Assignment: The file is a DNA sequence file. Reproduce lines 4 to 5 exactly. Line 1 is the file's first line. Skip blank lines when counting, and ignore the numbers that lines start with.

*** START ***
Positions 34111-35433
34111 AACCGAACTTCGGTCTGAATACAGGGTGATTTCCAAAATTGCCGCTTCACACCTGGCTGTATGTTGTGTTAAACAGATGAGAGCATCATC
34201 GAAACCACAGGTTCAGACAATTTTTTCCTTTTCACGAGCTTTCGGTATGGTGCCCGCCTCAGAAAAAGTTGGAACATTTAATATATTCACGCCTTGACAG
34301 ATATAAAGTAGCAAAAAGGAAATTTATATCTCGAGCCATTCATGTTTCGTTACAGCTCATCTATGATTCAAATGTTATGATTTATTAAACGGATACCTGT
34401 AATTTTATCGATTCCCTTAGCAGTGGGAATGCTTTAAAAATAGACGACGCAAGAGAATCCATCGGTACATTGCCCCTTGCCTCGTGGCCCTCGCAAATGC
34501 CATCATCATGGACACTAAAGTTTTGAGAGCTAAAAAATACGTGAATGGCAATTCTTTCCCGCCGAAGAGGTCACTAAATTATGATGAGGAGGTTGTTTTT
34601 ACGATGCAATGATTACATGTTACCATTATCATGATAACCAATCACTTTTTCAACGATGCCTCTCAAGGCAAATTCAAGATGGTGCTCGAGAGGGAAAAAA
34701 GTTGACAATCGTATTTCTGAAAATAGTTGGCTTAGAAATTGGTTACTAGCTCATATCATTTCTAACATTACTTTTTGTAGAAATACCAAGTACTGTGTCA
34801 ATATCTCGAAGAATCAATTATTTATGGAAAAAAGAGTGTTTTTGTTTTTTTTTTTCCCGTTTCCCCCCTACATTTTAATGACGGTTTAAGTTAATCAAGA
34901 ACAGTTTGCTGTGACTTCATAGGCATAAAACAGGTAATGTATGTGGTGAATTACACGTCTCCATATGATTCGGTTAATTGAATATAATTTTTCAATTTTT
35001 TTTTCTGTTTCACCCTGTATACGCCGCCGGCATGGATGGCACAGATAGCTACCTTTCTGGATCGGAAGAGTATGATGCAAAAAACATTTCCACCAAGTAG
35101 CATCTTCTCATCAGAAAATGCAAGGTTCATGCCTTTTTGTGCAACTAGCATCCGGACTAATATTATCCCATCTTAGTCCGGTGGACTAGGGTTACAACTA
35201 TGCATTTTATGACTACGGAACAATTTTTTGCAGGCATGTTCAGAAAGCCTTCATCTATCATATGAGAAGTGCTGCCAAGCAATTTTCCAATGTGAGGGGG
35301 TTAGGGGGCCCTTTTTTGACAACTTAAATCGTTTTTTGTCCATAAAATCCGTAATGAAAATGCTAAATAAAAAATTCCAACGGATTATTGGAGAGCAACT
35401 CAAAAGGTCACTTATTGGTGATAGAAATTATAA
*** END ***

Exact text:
34301 ATATAAAGTAGCAAAAAGGAAATTTATATCTCGAGCCATTCATGTTTCGTTACAGCTCATCTATGATTCAAATGTTATGATTTATTAAACGGATACCTGT
34401 AATTTTATCGATTCCCTTAGCAGTGGGAATGCTTTAAAAATAGACGACGCAAGAGAATCCATCGGTACATTGCCCCTTGCCTCGTGGCCCTCGCAAATGC